The water vapor animation from GOES-East on March 12th shows a structure rotating through the upper-level trough, which structure looks very much like a so-called “Sting Jet”. (In the animation above, the sting jet structure crosses the Missouri/Kansas border south of Kansas City, propagates across northern Missouri and eastern Iowa before moving northward into Wisconsin). (A more obvious Sting Jet event is discussed here; A Monthly Weather Review article on Sting Jets is here).
RUC wind analyses show that the sting jet structure was associated with a wind maximum on the 315 Kelvin isentropic surface. This Loop shows the maximum moving from northeastern Missouri into Central Wisconsin between 1000 and 1400 UTC on March 12th. Stability in the lower troposphere on March 12th (as suggested by this sounding from the Quad Cities in Iowa/Illinois) was strong enough to inhibit vertical mixing of stronger upper-tropospheric air down towards the surface. The circulation around the jet was sufficient, however, to generate showers over the upper Midwest, as shown in this loop.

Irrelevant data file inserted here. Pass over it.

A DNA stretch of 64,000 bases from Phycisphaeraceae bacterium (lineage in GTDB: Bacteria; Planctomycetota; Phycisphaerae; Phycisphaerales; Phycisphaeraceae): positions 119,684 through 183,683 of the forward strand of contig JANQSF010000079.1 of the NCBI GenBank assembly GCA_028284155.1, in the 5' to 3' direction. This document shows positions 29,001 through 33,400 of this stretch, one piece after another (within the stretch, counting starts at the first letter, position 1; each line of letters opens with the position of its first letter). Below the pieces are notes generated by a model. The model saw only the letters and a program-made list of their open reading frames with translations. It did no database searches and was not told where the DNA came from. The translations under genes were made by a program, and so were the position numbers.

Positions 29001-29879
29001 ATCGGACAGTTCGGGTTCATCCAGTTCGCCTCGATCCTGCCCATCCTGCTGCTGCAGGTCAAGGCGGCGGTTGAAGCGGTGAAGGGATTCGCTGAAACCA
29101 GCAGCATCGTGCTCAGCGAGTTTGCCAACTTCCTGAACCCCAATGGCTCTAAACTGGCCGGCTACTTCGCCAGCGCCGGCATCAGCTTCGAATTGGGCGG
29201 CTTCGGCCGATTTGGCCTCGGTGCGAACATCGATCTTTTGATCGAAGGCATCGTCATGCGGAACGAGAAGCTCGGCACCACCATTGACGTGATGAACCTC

MODIS water vapor imagery, above, from 0841 UTC on 12 March shows the sting jet structure in north-central Missouri, and curving back to central Nebraska and central South Dakota.
(Added 13 March: SPC Storm Reports show a rare March tornado north of I-69 in lower Michigan. The visible imagery above, bracketing the observed time of the tornado (near the yellow box), shows a strong thunderstorm. By this time, the possible sting jet has rotated northward into western Ontario, so its influence on the environment in Michigan would be secondary. The sounding from DTX at 2300 UTC shows a favorable low-level wind profile.)